HARTFORD, Conn. (Legal Newsline) - Connecticut Attorney General George Jepsen has requested information from Facebook about its procedures for detecting and disabling fraudulent accounts.
The request follows a complaint by Milford legislator Rep. Kim Rose, D-118th District, who alleged that her identity was misused in a scam to solicit money from her friends.
Rose alleges that Facebook failed to respond quickly to her request that the site remove the fraudulent scam, which was using her name and photograph to solicit money without her permission.
The complaint followed other public reports of security lapses following the hacking of private Facebook pages, Jepsen said, including the page of Facebook's CEO.
"I'm pleased that the Attorney General has recognized the significance of this matter for consumers and has worked so quickly to get some answers," Rose said. "I'm hopeful this action will help to protect other consumers from identity theft in the future."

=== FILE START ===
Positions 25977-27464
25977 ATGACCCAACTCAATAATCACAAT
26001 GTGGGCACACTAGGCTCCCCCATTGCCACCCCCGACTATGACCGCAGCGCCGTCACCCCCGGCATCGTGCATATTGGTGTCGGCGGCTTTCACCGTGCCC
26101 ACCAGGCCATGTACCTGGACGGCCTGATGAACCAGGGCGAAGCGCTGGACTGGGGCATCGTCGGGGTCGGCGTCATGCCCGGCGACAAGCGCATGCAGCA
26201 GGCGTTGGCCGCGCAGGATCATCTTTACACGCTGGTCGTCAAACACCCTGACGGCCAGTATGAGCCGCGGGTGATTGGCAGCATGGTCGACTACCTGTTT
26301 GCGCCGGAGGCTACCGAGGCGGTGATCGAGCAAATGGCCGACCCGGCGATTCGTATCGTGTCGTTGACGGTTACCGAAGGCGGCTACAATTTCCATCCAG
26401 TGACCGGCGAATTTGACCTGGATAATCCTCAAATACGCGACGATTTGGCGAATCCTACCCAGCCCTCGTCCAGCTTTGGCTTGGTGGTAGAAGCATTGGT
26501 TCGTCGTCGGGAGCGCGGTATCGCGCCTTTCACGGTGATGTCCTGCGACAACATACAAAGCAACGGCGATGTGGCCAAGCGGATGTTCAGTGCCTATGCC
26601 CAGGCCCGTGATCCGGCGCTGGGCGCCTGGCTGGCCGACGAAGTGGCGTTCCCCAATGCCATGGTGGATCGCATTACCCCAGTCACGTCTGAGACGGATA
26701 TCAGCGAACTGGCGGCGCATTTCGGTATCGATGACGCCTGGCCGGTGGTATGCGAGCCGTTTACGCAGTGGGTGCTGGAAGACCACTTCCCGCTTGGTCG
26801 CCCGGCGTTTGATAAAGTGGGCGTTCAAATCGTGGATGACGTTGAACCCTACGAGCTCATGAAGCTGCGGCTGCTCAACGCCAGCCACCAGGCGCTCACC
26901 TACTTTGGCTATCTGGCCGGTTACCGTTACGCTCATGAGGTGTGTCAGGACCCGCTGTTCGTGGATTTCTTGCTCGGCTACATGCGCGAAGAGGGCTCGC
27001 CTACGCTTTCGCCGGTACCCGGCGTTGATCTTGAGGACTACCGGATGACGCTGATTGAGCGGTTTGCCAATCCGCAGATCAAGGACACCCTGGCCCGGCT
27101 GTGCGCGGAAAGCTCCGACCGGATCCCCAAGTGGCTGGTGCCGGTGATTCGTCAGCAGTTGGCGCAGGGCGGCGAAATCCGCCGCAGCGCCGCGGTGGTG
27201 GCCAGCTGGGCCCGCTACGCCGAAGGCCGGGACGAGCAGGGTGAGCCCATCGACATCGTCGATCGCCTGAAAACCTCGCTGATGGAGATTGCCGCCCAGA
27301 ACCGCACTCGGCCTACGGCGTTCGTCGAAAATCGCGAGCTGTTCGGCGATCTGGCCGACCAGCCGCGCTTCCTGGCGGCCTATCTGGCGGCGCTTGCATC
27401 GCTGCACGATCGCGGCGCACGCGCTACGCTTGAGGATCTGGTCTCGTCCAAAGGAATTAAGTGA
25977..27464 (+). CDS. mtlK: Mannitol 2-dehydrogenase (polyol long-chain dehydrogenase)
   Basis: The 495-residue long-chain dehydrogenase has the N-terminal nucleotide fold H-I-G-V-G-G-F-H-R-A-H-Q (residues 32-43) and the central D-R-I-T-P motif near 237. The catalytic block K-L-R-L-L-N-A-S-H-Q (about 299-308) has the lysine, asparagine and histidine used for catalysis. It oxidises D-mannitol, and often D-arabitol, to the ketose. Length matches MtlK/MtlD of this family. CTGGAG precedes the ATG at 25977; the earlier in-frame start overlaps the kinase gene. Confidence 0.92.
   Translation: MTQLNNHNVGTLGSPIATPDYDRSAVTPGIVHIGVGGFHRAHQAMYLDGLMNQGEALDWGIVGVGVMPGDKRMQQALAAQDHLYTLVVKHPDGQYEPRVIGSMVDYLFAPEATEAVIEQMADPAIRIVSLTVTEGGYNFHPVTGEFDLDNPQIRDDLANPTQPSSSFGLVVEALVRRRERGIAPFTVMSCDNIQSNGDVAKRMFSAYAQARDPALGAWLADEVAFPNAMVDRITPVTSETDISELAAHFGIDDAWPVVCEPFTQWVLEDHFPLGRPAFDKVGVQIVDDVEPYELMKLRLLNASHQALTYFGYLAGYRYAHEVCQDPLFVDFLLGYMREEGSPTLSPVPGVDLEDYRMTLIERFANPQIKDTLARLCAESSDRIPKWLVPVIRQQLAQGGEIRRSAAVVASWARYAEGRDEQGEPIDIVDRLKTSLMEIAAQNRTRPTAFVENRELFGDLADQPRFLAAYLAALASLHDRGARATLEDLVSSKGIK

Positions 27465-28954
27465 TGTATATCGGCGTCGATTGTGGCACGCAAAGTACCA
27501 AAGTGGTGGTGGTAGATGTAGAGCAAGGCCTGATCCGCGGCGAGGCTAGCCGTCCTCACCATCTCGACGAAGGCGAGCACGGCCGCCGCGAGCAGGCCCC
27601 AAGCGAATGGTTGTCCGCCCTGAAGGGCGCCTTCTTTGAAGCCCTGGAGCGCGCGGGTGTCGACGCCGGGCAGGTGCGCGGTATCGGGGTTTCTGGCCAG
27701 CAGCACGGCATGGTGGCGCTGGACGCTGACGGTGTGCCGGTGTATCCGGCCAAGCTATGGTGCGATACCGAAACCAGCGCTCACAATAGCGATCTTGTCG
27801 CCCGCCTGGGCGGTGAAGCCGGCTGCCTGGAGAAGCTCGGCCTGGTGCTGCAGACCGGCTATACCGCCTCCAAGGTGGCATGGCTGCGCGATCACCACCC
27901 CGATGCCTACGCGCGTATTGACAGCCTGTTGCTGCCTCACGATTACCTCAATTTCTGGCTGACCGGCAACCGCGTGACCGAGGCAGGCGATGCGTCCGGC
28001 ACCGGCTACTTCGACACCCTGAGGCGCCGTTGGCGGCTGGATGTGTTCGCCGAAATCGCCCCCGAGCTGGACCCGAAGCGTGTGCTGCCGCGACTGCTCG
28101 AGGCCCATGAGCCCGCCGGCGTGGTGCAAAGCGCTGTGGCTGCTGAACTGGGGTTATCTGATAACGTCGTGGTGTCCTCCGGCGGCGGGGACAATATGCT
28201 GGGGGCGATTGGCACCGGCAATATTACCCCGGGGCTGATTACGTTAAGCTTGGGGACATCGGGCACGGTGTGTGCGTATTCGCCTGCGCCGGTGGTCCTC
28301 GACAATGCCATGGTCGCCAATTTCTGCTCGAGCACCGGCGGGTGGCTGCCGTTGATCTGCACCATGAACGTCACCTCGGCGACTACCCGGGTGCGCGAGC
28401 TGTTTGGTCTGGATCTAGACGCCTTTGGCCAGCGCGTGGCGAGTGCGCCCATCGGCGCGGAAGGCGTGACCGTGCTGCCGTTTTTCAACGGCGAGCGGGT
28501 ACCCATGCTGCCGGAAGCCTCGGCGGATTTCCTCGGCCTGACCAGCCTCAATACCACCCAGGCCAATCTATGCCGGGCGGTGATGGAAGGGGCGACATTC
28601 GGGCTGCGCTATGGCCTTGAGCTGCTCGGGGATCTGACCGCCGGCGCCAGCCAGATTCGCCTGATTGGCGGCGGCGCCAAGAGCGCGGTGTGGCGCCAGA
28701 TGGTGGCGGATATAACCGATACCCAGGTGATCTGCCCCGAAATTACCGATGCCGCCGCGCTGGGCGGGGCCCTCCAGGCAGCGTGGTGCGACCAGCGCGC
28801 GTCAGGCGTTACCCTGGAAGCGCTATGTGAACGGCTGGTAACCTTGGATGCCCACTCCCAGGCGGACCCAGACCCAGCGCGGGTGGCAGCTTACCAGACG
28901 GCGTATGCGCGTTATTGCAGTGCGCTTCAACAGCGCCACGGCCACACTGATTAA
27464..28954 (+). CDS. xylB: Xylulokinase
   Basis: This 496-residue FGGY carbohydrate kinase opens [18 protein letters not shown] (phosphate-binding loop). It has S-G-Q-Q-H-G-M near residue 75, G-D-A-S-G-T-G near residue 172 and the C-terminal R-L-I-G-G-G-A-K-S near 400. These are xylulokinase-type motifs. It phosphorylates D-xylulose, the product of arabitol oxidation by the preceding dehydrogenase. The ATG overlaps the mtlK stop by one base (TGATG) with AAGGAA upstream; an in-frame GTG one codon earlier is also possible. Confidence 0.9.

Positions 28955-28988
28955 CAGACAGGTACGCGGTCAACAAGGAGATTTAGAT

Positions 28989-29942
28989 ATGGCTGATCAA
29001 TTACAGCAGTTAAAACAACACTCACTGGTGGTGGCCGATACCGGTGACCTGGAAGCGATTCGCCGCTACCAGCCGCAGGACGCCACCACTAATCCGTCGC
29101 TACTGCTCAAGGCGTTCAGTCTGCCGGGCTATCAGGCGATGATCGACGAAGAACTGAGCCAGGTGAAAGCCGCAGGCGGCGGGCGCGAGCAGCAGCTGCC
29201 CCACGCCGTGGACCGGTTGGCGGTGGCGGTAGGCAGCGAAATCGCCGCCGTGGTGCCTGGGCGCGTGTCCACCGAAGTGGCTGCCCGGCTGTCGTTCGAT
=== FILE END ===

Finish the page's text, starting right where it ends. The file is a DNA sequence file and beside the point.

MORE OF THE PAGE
On Monday, Jepsen wrote a letter to Facebook warning that his office would look into the matter "because of the real and immediate danger of financial fraud and identity theft associated with this scam."
Jepsen is seeking information about the number of complaints received by Facebook over the last 18 months concerning fraudulent or "hacked accounts."
He also asked for the company's policies and procedures for responding to complaints as well as how long it took for the company to address them. Additionally Jepsen questioned the company about any safeguards meant to detect and disable fake or "hacked" Facebook accounts.
Jepsen asked that the information be provided to his office by Feb. 22.
"My hope is to work cooperatively with Facebook to ensure that is users in Connecticut and elsewhere are provided adequate security and receive quick and effective responses when security breaches occur," Jepsen said.